US iPhone owners hazy on 5G compatibility, iPhone features claims survey
The iPhone 7 and iPhone XR are the hardest models to identify on the market, a survey examining the knowledge of smartphone owners in the United States suggests, with many also believing their iPhones are also compatible with just-launched 5G mobile networks.
When asked to identify their owned smartphone model by image, only 44% of iPhone XR and iPhone 7 owners could spot the correct photograph. The percentage of correct answers rises for the iPhone 8 with 45.9% and then 51% and 57.64% for the iPhone X and iPhone XS respectively, but this is far behind the Samsung Galaxy S9+, which achieved 71.32% and was the most correctly identified in the test.
In terms of features, only 14% of owners of the iPhone XR, XS, and X knew the models had NFC capabilities, the survey by Decluttr claims. For water resistance, just over half of those same owners knew there was some level of liquid protection built into their iPhones.
While the carriers are continuing to market their upcoming 5G mobile networks to consumers, as well as slowly rolling it out across the United States, there is some confusion as to whether they could use the technology. A third of survey respondents believed they owned a 5G device, despite the relative scarcity of models that support it.
Approximately 62% of people who claimed they owned a 5G-compatible device believed they also saw improvements to their mobile service while on a 5G network.
On a per-brand basis, Samsung owners were more likely to believe they had a 5G device than iPhone owners. Per carrier, AT&T had the most iPhone users who thought they were 5G-ready, with 47% of users believing so, followed by 35% on Sprint, 34% on T-Mobile, and 24% on Verizon.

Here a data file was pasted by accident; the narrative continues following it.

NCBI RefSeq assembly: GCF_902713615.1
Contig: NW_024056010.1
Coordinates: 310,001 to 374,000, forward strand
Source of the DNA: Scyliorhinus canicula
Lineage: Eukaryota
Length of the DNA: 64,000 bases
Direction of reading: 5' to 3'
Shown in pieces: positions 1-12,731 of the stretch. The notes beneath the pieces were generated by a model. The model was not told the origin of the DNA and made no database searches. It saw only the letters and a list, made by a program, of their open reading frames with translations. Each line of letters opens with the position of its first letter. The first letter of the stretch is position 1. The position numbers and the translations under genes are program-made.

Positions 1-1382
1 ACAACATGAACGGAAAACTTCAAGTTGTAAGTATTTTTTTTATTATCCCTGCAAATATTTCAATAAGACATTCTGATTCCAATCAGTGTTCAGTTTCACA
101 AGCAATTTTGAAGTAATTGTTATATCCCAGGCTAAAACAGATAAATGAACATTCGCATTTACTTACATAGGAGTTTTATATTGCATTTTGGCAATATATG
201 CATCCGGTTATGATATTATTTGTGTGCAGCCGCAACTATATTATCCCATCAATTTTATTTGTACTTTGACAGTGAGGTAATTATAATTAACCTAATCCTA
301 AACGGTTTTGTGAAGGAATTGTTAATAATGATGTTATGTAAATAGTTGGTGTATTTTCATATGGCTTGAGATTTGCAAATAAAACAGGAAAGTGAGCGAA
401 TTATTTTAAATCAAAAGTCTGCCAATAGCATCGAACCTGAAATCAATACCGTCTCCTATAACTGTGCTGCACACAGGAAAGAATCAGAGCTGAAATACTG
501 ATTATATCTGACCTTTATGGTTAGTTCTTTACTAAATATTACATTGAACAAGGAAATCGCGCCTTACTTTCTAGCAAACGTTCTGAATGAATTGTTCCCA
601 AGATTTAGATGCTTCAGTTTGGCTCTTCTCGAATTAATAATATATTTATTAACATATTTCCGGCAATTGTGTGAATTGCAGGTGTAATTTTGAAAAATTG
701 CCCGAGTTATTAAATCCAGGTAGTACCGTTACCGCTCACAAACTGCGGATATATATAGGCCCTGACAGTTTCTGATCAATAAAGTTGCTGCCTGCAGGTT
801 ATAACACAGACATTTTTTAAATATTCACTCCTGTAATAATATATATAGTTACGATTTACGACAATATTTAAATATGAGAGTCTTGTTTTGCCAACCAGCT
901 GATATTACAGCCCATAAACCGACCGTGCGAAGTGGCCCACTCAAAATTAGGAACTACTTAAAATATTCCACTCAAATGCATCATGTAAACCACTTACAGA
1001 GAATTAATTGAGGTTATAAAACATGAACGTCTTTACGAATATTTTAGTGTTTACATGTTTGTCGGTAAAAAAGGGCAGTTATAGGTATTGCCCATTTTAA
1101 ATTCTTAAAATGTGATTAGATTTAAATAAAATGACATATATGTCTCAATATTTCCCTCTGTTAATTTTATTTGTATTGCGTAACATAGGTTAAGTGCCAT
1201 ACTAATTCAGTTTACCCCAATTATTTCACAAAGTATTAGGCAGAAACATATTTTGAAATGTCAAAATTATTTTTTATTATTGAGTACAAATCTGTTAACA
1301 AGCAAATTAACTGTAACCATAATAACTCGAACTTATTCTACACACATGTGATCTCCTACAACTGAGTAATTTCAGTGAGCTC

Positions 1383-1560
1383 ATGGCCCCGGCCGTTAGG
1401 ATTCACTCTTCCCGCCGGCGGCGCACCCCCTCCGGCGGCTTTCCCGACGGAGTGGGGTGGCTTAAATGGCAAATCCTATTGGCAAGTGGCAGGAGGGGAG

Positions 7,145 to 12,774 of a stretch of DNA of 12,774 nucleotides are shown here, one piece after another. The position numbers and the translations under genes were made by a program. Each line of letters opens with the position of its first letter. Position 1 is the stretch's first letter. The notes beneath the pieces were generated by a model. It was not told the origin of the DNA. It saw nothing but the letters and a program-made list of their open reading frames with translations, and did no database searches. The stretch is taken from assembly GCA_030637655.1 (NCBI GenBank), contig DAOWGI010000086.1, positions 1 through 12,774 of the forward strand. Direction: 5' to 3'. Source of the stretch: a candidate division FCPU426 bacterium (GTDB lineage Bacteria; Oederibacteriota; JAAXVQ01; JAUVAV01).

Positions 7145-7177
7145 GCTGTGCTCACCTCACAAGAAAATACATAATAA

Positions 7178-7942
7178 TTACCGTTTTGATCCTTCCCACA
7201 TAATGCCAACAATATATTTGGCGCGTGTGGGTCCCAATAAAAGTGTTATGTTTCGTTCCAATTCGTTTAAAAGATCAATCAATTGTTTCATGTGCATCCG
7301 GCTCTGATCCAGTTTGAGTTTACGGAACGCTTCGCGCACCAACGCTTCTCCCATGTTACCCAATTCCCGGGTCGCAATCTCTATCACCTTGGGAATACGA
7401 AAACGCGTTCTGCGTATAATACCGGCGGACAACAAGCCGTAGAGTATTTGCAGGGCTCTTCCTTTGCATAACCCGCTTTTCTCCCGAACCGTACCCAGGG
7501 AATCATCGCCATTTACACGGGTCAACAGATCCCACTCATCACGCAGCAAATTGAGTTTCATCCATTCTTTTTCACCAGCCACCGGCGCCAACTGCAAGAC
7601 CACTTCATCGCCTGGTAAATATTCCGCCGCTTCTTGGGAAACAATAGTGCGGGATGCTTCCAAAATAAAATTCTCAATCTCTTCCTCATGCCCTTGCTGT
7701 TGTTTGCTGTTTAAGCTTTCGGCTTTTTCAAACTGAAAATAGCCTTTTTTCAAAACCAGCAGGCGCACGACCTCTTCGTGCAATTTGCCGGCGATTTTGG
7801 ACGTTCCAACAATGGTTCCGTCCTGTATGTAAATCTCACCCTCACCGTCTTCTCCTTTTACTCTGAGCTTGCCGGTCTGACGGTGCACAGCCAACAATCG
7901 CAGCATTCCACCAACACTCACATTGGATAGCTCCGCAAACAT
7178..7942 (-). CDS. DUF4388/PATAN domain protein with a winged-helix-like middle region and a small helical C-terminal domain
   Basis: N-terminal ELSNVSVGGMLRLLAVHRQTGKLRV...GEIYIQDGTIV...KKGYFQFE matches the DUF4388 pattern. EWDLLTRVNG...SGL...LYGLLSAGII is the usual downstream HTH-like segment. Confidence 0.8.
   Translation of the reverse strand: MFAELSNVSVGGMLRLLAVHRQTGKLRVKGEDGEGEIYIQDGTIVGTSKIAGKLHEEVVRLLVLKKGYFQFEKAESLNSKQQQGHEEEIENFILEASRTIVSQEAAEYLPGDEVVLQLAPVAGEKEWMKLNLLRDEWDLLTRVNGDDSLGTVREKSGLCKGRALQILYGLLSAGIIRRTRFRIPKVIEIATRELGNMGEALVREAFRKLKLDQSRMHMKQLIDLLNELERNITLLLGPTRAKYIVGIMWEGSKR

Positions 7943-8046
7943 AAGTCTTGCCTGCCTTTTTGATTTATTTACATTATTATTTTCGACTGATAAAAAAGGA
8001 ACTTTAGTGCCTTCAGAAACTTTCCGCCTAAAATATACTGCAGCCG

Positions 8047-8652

In reality, there are no 5G-capable iPhones on the market at this moment in time. Analysts have suggested Apple may not even bring out a 5G iPhone in 2019, with 2020 likely to be the earliest such a model could hit the market.
The most common reason for a person to upgrade their mobile device is because their last one was broken, with 31% of the 2,000 US-based survey participants giving that answer. The need to get a faster mobile device is a close second, with 26%, seemingly suggesting that consumers are more willing to extend their device's lifespan than to pay out for better, newer models.
Approximately 43% of respondents also spent $500 or more on their upgrade, with 86% feeling the price was "worth it." On the question of refurbished devices, 60% thought they could save up to $399 by buying a refurbished model over a new version, but only 6% admitted to owning such a device, though 51% suggest they will consider such a purchase in the future.